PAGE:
South Koreans Gambling at Any Foreign Casino Face 3 Year Prison Terms

The provision of Article 246 of the Criminal Act forbids all South Korean citizens from gambling at any casino in every country

South Korean gambling laws - GamingZion

South Korea has long been celebrated for technological advances and personal freedoms unknown to their neighbors. South Korean can also be proud of having the most inconsistent and oppressive set of casino gambling laws in the world.

Since there are no laws which address online gambling, it is illegal to operate an online casino within South Korea. A large numbers of citizens still play at mafia operated South Korean internet casinos as well as foreign based online casinos.

Even though high-end casinos are found inside every South Korean metropolis, the South Korean citizens found inside are dealers, waiters and janitors. Only foreigners are permitted to gamble inside the country’s casinos. South Koreans are not even permitted to enter a casino inside their own country, since every visitor’s passport is checked prior to admission.

It is permitted for punters to bet on sports in South Korea and races. Only one casino, Kangwon Land, in the underdeveloped Gangwon-do province is open to citizens of South Korea.

Unfortunately, the province is so isolated that it would be easier to fly to Vegas and back than to scale Gangwon-do’s inhospitable mountainous terrain.

South Korean gambling laws have a provision which sets them apart from your garden variety laws aimed at restricting personal freedoms within a country.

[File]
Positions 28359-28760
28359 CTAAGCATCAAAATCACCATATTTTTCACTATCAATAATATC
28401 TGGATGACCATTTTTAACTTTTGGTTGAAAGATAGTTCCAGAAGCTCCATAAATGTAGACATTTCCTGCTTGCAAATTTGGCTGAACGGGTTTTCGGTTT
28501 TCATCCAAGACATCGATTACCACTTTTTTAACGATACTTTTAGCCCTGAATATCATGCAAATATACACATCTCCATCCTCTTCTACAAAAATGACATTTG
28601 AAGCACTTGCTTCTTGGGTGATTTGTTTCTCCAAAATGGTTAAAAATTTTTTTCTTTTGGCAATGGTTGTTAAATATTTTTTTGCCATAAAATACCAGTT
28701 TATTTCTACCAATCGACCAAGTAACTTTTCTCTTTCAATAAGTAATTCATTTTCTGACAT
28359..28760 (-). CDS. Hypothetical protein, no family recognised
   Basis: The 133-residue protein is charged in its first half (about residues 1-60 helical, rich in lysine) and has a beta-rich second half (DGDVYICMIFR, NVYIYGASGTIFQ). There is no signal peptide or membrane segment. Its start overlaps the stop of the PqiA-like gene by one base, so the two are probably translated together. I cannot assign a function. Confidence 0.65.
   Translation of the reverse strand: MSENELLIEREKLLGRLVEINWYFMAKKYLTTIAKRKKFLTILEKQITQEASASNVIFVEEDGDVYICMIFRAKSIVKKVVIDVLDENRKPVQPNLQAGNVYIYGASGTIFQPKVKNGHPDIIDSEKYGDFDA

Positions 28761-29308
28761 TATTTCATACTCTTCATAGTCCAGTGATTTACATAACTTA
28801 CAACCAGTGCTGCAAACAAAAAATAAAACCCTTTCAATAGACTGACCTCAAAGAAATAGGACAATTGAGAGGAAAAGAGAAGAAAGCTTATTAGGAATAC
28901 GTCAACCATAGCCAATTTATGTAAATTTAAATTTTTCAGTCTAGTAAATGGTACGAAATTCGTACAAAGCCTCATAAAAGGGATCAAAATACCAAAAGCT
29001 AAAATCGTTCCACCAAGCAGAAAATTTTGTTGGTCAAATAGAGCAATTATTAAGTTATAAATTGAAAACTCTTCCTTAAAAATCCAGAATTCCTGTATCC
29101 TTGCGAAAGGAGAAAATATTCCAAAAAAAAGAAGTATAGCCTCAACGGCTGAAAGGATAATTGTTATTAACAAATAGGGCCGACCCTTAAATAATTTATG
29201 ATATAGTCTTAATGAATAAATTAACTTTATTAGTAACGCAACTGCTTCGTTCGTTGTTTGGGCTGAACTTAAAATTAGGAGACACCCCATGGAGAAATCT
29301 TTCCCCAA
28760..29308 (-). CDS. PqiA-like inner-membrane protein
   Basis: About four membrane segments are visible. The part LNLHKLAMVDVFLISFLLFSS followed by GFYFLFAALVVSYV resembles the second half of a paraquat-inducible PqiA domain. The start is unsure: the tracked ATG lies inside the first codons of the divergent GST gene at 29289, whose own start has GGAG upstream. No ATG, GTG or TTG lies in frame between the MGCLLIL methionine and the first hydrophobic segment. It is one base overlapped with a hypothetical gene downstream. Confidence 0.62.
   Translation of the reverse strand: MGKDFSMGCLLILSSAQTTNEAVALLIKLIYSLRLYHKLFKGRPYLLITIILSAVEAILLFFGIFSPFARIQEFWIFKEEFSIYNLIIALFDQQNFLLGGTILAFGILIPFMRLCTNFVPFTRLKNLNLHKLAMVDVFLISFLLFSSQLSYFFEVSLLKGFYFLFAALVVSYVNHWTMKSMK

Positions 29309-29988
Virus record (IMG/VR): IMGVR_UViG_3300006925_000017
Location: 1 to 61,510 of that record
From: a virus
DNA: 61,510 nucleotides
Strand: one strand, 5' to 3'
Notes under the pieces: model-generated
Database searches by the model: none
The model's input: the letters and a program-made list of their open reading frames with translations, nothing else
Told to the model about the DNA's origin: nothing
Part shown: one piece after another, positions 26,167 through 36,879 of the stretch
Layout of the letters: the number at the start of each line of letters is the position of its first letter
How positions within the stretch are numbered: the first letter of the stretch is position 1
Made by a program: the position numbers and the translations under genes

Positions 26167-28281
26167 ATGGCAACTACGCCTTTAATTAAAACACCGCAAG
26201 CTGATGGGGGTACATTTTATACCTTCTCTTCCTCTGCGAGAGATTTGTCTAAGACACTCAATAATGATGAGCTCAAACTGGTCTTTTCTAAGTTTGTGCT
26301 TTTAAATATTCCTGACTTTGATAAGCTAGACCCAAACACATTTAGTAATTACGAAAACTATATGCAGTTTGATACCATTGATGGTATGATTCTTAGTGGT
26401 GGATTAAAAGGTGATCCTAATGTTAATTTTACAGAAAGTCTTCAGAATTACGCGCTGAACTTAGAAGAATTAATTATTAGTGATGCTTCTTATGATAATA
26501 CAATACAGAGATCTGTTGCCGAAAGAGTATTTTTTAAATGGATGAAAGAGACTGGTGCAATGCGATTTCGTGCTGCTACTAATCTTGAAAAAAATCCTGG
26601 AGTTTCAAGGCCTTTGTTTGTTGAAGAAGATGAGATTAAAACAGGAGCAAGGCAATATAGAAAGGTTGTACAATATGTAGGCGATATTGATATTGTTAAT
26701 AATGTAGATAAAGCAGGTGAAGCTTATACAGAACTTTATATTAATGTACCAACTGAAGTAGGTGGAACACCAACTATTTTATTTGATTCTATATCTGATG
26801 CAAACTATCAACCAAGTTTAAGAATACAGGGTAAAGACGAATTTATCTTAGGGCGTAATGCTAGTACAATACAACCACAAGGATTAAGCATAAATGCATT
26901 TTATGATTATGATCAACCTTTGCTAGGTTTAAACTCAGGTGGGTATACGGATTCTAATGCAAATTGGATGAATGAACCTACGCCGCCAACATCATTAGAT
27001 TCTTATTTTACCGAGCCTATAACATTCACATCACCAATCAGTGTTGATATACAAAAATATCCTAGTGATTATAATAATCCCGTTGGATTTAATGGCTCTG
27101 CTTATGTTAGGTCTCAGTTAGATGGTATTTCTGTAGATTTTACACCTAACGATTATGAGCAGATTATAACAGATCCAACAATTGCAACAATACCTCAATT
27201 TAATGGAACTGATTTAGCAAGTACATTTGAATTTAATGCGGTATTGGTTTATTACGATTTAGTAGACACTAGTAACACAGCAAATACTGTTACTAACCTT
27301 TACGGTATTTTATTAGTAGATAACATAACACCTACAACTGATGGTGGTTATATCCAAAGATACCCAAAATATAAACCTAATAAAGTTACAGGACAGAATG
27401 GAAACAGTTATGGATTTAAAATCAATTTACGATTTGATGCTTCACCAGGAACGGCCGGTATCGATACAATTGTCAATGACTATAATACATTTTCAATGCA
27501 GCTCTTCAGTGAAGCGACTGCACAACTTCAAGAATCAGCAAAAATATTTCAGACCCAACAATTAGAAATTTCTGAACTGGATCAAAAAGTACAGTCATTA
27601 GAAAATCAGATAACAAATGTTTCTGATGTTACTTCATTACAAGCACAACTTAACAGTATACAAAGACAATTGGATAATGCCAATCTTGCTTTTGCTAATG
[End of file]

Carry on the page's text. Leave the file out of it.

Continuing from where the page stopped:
When news of this law spread, advisors to dictators and military juntas throughout the world faced firing squads for failing to think up of such an oppressive decree first.

The provision of Article 246 of the Criminal Act forbids all South Korean citizens from gambling at any casino in every country, except for lovely Kangwon. Those who fail to obey are charged as a ‘Habitual Overseas Gambler’ and face a minimum term of 3 years in prison along with a of $20,000 US fine.

Even one game on a Vegas casino slot machine would automatically designate a South Korean citizen a habitual gambler. The reason for being branded ‘habitual’ is the simplistic logic so familiar to victims of Soviet Gulags – ‘If they did it once, they must have done it twice.’

When used in conjunction with the South Korean foreign exchange law, which limits the amount of money that can be taken out of the country, the gambler indeed is in serious trouble.

Mr. Shin Jung-hwan (35), a famous South Korean singer and comedian known for an ever present mischievous twinkle in his eyes, was seen gambling inside a legal Cebu, Philippines casino in mid-2010. He was recognized, despite trying to hide inside the casino VIP room, and decided to not return to South Korea rather than face prison time back in his beloved country.

Homesick, he eventually returned to South Korea in January of 2011, was arrested and on April 4, 2011, faced the judge for his first appearance.

Judge Kim Hwan-soo of the Seoul Central District Court grilled Mr. Shin for over 10 hours to determine if he was a danger to the general public and if he should be held at a pre-trial jail without bail.

After much thought, Judge Kim decided that the famous comedian could remain free until trial – “Given the evidence, Shin has committed crimes but he is not able to destroy relevant evidence. He may remain free under supervision until his trial date.”

According to the prosecution he now faces three years in prison and a fine of up to 20 million won ($18,000) – “The nature of his crime is very bad given his actions of gambling away a large amount of money overseas.” Mr. Shin has been labeled a pariah and can no longer find employment.

Mr. Shin, who once brought joy and laughter to millions of South Koreans, was pale as he limped out of court on crutches with tears of gratitude welling up in his lifeless eyes.

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